Growth Trends for Related Jobs
Someone has to unload the goods and materials being delivered a distribution center and then stack and store the boxes, crates or rolls. These positions can be filled by women as well as men.
Reasonable physical fitness, ability to work steadily for long hours and a degree of physical strength are all appropriate assets for women who choose warehouse work. A valid driver's license and willingness to learn to operate a forklift may also be essential.
Working in a warehouse will involve loading and unloading trucks or vans. It will require spatial planning in order to store shipments coming in and shipments going out. It may require a knowledge of mathematics to record sizes and amounts of shipments. Some warehouse jobs require that the worker decide whether or not the shipment is the correct product, either coming in or going out.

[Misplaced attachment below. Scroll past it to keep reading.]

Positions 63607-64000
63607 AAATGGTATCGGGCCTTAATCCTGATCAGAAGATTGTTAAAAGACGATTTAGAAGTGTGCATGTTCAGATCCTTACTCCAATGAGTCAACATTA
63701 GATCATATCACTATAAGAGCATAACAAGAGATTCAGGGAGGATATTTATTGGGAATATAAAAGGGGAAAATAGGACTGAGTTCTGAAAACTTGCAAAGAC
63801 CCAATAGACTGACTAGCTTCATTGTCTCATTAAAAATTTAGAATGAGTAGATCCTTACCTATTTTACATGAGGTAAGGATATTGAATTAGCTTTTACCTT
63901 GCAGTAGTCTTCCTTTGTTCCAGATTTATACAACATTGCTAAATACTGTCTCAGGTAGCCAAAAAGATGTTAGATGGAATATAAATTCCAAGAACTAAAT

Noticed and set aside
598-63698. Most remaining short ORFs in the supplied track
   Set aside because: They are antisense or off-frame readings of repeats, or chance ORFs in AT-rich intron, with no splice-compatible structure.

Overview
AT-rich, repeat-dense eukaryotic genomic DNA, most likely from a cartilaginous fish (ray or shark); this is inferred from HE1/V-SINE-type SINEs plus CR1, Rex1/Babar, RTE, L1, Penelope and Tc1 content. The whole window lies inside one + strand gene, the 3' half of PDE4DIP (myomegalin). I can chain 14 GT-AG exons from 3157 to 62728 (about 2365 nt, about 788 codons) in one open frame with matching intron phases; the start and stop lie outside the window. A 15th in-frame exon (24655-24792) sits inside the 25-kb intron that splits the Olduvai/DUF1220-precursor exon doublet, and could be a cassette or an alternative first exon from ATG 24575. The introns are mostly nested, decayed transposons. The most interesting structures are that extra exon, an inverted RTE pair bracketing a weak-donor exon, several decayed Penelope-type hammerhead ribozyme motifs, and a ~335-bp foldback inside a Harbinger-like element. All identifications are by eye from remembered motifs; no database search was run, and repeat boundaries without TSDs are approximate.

Warehouse jobs are almost always shift work; if working when others are sleeping is tolerable, shift work is fine, especially for children's caregivers. Warehouse workers may sometimes need to work outside when the weather is unpleasant, and the most common injuries in warehouse work are back injuries, but prospects for advancement for women are generally good.
Karen W. Waggoner is a retired teacher and lifetime scribbler. She has published short stories, essays in anthologies and periodicals. Waggoner is the author of the memoir, "On My Honor, A Navy Wife’s Vietnam War." She is a graduate of Stetson University, the University of Connecticut and Christian College for Women.